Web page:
“I’m going to say ‘Yes,’” said Dr. Bavis. “It doesn’t do justice to the longer-term piece. [But] what we also know is that if we do this intentionally with 14 kids and provide them supports – we push into the reading class, we go where the students are – we’re not just addressing the 14 kids, we’re addressing all the students in that reading class.”

District 65 Board member Tracy Quattrocki questioned how well grades in District 65 predicted success at ETHS.

Mr. Godard said at District 65 “grades are based on assignments but not on standards. A MAP score alone is not going to tell us whether that student is going to be reading at the 40th percentile or not, but it’s a pretty good predictor.”

“What [support] does it take to make sure that the students who earn the 12 credits [at ETHS] earn the 12 credits?” asked District 202 Board President Pat Savage-Williams.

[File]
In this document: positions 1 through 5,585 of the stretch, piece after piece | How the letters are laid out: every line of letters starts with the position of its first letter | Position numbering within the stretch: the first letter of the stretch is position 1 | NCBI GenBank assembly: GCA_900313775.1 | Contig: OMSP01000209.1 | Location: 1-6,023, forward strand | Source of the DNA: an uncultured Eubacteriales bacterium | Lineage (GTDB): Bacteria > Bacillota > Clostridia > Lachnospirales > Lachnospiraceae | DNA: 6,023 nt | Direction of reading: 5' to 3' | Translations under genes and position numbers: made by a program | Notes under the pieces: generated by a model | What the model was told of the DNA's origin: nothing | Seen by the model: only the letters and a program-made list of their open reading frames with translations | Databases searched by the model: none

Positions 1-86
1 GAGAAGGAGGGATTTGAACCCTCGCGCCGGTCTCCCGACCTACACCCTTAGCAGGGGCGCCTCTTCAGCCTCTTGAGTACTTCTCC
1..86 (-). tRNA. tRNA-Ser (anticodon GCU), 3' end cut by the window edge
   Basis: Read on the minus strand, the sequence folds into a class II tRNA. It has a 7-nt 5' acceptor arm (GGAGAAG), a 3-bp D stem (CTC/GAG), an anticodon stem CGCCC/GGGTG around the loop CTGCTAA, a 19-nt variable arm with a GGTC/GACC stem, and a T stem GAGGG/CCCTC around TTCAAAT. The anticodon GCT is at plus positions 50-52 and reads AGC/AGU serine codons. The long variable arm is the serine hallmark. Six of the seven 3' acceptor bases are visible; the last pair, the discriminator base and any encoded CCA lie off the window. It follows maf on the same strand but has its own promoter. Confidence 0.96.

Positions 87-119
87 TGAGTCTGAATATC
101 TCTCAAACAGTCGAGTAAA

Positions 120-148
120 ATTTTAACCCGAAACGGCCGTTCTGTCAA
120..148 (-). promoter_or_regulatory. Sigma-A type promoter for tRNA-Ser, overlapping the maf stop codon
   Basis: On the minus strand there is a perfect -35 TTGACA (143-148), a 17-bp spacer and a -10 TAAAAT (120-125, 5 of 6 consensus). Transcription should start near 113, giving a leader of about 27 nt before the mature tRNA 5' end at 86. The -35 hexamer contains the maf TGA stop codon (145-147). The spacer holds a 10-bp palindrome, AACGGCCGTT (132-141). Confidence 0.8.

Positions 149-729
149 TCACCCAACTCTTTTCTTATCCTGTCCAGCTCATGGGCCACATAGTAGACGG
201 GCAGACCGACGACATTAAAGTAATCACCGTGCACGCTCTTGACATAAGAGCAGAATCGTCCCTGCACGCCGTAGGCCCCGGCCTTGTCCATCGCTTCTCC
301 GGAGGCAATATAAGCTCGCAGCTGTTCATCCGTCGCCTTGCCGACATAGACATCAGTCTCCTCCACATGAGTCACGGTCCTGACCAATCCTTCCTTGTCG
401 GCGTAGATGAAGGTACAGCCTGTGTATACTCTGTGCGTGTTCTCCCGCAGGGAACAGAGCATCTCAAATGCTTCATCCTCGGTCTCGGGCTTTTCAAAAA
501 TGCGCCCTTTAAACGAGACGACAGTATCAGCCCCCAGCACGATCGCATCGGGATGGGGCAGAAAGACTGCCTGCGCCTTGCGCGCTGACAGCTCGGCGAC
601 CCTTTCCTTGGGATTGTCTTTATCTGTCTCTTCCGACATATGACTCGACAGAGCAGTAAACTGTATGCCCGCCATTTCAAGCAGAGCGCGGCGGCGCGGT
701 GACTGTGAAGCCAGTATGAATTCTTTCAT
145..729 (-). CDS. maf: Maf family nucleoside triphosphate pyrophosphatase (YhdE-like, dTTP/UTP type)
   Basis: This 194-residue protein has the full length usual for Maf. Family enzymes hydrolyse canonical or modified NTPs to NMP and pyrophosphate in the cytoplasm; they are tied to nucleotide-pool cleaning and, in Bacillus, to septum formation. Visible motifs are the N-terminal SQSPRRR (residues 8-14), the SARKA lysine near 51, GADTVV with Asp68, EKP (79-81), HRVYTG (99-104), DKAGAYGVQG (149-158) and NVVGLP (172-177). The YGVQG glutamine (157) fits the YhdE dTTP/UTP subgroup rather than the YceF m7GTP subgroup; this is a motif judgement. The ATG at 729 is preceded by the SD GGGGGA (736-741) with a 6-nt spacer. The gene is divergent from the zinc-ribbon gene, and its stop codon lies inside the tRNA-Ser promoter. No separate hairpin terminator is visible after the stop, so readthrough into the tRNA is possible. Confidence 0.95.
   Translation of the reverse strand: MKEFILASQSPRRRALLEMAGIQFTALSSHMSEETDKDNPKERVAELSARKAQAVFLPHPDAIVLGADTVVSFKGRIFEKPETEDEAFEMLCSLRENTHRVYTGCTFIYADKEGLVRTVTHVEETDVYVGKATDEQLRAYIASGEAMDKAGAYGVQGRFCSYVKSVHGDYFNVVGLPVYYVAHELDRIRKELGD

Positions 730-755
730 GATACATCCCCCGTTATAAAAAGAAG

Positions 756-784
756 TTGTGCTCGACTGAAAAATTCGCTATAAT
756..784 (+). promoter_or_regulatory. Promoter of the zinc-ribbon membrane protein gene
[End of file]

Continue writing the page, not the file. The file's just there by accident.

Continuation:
“We have a class called Reading and Math in the Social Context. That’s the class we recruit our striving readers for – and in recent years have waived summer-school tuition for it,” Dr. Bavis said.

“Do we know how many District 65 students reading below the 40th percentile we’re expecting next year?” asked District 202 Board member Monique Parsons.

“Based on the fall MAP test, 167 students are reading below the 40th percentile,” said Mr. Price.

“These numbers go down with the second [spring] round of testing,” said Dr. Goren. He also said that after the previous Joint Board meeting he asked all District 65 principals to identify students reading below the 25th percentile.